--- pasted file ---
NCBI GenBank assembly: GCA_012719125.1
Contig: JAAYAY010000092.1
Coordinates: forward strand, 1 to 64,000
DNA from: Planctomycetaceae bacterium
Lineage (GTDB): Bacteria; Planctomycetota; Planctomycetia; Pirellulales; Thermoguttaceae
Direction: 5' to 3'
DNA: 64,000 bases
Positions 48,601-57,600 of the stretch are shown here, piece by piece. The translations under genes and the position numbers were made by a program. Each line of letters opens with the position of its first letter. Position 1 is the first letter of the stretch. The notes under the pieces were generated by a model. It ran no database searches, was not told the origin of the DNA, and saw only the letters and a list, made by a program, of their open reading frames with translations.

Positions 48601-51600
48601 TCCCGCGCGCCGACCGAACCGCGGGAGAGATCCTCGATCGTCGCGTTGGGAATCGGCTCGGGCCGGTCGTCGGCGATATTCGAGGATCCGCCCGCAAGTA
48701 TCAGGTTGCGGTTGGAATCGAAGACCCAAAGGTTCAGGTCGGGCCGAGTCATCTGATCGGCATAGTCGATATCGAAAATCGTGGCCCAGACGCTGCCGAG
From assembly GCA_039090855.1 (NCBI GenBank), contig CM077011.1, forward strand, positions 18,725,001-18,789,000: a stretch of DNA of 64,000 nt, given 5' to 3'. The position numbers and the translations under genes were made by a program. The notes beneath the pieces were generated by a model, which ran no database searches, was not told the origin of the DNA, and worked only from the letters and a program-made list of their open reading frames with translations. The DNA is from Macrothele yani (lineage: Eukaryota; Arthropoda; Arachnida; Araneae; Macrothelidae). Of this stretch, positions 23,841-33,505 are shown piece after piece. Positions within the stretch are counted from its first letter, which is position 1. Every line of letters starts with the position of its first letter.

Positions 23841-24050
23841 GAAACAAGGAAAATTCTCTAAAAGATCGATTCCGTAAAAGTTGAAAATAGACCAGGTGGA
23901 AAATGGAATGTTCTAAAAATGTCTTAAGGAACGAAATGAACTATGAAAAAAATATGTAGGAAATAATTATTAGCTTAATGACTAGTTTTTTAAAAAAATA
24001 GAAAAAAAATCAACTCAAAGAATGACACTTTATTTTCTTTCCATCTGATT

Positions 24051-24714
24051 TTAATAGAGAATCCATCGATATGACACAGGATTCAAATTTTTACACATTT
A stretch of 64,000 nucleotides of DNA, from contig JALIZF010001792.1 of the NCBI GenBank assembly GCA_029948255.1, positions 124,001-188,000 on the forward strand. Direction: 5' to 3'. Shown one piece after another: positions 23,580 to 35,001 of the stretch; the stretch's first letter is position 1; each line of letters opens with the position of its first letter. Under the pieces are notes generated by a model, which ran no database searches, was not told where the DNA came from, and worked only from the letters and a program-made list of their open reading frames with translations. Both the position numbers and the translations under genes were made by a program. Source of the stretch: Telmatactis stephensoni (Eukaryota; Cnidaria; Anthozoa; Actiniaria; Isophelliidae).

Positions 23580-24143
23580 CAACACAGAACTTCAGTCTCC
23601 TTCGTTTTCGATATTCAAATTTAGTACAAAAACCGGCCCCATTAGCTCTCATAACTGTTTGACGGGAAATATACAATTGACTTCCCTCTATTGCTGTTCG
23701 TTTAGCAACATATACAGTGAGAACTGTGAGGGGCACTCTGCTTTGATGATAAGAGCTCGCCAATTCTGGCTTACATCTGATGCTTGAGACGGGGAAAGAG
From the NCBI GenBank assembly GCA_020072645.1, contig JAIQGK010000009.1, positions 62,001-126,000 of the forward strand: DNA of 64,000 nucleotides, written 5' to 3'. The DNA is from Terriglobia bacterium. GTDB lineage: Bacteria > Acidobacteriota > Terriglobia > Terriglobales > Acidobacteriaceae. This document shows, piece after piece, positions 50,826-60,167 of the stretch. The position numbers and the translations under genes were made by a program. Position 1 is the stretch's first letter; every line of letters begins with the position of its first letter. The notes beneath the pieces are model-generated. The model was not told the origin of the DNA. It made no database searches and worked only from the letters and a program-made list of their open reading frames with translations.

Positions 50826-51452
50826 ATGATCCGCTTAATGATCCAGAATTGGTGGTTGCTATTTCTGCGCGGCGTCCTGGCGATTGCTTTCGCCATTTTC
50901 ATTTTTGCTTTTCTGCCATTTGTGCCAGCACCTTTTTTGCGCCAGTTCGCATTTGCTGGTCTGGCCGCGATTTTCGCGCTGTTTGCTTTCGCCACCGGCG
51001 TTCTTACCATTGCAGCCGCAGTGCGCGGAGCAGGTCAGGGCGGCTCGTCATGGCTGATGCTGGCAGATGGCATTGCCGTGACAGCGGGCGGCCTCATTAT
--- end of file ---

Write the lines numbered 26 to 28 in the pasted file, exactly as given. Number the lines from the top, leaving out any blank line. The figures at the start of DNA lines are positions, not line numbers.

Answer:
50826 ATGATCCGCTTAATGATCCAGAATTGGTGGTTGCTATTTCTGCGCGGCGTCCTGGCGATTGCTTTCGCCATTTTC
50901 ATTTTTGCTTTTCTGCCATTTGTGCCAGCACCTTTTTTGCGCCAGTTCGCATTTGCTGGTCTGGCCGCGATTTTCGCGCTGTTTGCTTTCGCCACCGGCG
51001 TTCTTACCATTGCAGCCGCAGTGCGCGGAGCAGGTCAGGGCGGCTCGTCATGGCTGATGCTGGCAGATGGCATTGCCGTGACAGCGGGCGGCCTCATTAT